Those who only know the experience of cameras with memory cards and cellphones with auto-focus will be in for a revelation.
"You can learn what F-stop and aperture mean, how you can control your image," Shay said. "I am not in any way knocking cellphone images, which you can share and communicate with people. But going back to film is so exciting. With film, a photographer controls every aspect — choosing shutter speed, the paper you print on. And there is the physical connection. There's a negative you can hold."
Instead of color-correcting or otherwise editing photos with the click of a mouse, darkroom users make their choices the same way photographers have been doing since the 19th century, painstakingly developing an image onto paper.
And instead of clicking "Print" and seeing any number of the exact same images spit out of the printer, the quality of each individually processed photo is determined by the photographer.
"Digital prints can be reproduced to infinity," said Ben Graham-Putter, 24, co-founder of the BrickHaus Art Space. "A print made in a darkroom is a one-of-a-kind object. People are going to feel excited about learning a new skill that is so hands-on, that requires you to leave the comfort of one's own butt in a chair."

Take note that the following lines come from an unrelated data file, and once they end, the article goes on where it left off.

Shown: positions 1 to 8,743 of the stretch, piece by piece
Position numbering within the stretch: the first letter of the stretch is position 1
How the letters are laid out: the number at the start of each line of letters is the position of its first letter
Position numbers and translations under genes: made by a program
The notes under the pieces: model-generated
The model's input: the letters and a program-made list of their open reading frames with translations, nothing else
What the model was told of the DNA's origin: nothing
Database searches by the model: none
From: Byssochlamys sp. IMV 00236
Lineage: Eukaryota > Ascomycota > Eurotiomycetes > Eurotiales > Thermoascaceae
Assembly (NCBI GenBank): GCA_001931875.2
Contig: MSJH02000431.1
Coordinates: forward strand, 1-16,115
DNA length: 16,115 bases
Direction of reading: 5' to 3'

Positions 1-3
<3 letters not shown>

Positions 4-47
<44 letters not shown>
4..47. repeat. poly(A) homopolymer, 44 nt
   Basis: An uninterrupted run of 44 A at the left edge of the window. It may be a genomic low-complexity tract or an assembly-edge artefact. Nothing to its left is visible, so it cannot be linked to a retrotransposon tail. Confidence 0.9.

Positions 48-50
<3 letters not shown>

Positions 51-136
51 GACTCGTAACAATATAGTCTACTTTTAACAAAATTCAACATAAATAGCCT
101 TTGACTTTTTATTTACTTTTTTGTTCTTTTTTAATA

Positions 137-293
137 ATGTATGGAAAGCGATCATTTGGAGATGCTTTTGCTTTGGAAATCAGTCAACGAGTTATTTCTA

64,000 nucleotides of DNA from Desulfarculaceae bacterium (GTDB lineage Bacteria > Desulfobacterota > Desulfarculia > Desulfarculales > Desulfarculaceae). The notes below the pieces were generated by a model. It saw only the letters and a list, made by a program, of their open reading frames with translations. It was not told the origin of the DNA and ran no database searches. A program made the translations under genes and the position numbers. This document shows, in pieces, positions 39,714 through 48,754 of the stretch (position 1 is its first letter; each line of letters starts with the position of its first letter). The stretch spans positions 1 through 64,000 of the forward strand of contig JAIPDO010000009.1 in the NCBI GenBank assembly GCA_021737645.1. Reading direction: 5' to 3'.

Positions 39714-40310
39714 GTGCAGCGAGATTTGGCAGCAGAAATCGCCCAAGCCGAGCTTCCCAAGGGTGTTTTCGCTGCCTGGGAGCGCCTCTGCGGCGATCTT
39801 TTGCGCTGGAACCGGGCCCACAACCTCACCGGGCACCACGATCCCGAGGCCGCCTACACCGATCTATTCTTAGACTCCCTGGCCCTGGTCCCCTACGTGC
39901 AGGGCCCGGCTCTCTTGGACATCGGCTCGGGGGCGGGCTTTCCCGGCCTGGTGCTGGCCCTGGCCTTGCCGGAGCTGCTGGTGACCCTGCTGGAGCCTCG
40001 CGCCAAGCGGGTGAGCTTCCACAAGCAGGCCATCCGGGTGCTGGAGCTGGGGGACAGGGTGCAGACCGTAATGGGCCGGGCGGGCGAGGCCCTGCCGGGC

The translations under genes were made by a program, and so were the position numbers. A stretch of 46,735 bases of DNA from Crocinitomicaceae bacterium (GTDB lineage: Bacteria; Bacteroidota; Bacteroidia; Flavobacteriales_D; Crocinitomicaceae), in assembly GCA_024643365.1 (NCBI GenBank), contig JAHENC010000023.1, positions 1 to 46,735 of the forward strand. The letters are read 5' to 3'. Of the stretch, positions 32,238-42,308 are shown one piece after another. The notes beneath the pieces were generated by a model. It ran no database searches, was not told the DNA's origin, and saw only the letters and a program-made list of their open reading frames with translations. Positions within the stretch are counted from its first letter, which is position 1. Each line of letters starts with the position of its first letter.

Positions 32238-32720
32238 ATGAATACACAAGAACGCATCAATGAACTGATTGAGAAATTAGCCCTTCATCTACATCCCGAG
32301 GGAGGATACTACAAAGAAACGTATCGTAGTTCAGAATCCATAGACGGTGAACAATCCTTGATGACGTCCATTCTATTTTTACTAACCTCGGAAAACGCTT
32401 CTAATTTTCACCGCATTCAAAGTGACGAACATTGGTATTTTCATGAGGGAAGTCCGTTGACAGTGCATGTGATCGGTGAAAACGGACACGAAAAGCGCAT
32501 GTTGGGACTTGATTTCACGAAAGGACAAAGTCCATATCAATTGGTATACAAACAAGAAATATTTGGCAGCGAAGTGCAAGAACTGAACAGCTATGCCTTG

The artistic value of a black-and-white image created in a darkroom can be considerable, which is why the medium continues to attract photographers even in a color-saturated world.
"If you don't pay attention to fine qualities of tone, it doesn't make sense to be in the darkroom," Galluzzo said. "The thing with the silver gelatin process is that you can get the truest, deepest black on the planet. No digital camera can produce that resolution. You could probably do some of what I do digitally, but the process is what I like. In a darkroom, you always have a little human error. I enjoy some of the imperfections."
Given how some young people who grew up with only compact discs and then MP3s are buying vinyl records again, it's not a stretch to imagine they will become interested in exploring the world of traditional black-and-white photography, too. The efforts at Brickhaus and Current Space should help encourage any such interest.
"Setting up a darkroom takes plumbing, electrics and all that," Silverman said. "Having a community darkroom with a sink at hand — that's really fantastic. But if it's too expensive for people, it's not going to work."
Rental fees of between $10 and $20 an hour are common at community darkrooms, which also typically offer monthly rentals. Prices have not been set for either the Current Space or Brickhaus venues, but Graham-Putter agrees with Silverman. "The goal is for this to be sustainable, but also accessible," he said.
Like the folks at Brickhaus, Shay and Galluzzo see a need that needs filling.
"More photographers are going to be coming out of the woodwork with darkrooms coming back," Shay said. "Maybe 2013 is the time for photographers in Baltimore."